What is "imputed sin"? When Jesus was judged by God and sin was imputed to him, I have always thought of it as the punishment of sin being given to him and not the sin itself. When I sin, it is my sin. I commit the act, etc., but Jesus gets the punishment for it. What does it mean for sin to be imputed to Christ, or that Christ became sin for us?


To "impute" sin is to reckon sin to someone's account. When unbelievers sin, the guilt of their sin is reckoned to their own account - it is "imputed" to them. That is, they bear the blame for their own sin, they own it. The actual corruption of the sin also remains with them. When believers sin, the actual corruption of the sin also remains with them, but the guilt is imputed to Christ. When sin is imputed to Jesus, it becomes "his sin" insofar as he owns the guilt and takes the blame for it. But it remains the believer's sin insofar as the believer retains the corruption.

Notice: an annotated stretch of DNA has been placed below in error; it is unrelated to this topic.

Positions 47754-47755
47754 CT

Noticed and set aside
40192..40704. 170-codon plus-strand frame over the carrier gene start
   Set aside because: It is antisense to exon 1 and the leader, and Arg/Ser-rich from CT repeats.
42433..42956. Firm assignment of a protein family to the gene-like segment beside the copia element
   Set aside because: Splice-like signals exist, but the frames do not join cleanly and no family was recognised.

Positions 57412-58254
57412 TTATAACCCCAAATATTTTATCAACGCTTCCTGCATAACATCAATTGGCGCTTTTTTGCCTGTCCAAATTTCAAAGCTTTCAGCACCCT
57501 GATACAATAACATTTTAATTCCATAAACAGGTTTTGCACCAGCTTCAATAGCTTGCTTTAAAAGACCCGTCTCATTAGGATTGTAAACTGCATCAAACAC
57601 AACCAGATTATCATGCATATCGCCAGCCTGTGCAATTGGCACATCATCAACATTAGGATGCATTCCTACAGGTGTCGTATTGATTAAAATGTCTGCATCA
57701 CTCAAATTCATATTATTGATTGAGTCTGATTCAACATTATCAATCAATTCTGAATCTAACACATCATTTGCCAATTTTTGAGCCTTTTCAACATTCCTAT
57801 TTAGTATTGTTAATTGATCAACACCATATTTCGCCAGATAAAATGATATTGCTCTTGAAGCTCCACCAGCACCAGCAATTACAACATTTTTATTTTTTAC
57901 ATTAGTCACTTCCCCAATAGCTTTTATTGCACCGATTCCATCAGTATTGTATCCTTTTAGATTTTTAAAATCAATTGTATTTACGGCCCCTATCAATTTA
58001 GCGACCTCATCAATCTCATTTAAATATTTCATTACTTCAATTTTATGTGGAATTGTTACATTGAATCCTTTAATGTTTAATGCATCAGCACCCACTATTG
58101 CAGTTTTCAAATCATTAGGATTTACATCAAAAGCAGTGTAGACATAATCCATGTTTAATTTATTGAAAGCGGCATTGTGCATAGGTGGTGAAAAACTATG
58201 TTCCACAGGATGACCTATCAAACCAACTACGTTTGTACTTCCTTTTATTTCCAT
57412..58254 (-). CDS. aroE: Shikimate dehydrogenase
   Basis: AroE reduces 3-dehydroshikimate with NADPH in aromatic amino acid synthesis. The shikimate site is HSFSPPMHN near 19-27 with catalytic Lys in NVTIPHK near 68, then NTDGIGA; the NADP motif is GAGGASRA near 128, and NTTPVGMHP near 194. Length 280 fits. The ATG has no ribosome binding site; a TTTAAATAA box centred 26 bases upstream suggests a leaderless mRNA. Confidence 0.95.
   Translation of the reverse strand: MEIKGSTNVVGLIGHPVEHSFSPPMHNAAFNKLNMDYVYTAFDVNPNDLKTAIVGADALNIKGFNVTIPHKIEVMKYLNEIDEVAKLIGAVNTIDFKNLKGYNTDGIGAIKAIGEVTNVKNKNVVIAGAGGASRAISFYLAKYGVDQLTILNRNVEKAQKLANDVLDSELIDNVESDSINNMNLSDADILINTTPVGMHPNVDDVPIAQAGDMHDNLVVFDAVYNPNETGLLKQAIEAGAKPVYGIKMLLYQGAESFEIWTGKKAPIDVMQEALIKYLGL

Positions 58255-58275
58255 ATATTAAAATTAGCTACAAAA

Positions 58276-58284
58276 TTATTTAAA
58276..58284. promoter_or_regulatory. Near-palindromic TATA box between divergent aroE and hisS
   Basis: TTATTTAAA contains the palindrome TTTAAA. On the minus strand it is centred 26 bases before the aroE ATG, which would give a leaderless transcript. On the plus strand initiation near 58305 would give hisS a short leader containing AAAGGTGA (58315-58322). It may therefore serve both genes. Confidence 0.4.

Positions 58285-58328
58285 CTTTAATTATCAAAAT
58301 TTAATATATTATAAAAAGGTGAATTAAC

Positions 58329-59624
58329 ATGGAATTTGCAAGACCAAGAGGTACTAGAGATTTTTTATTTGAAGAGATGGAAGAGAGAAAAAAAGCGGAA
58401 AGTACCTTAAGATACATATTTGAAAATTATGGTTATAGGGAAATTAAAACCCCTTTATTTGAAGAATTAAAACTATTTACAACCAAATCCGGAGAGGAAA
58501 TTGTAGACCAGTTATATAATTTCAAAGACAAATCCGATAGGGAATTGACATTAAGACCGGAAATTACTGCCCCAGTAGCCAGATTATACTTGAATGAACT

On the cross, Jesus "became sin" for us by receiving our imputed guilt. That is, the Father blamed him for our sin. Jesus did not actually become corrupted by our sin. Rather, the Father counted him as being corrupted by our sin, he considered Jesus guilty of our sins. Once Jesus was "guilty" of sin, God justly punished him for that sin.

Answer by Ra McLaughlin

Ra McLaughlin is Vice President of Finance and Administration at Third Millennium Ministries.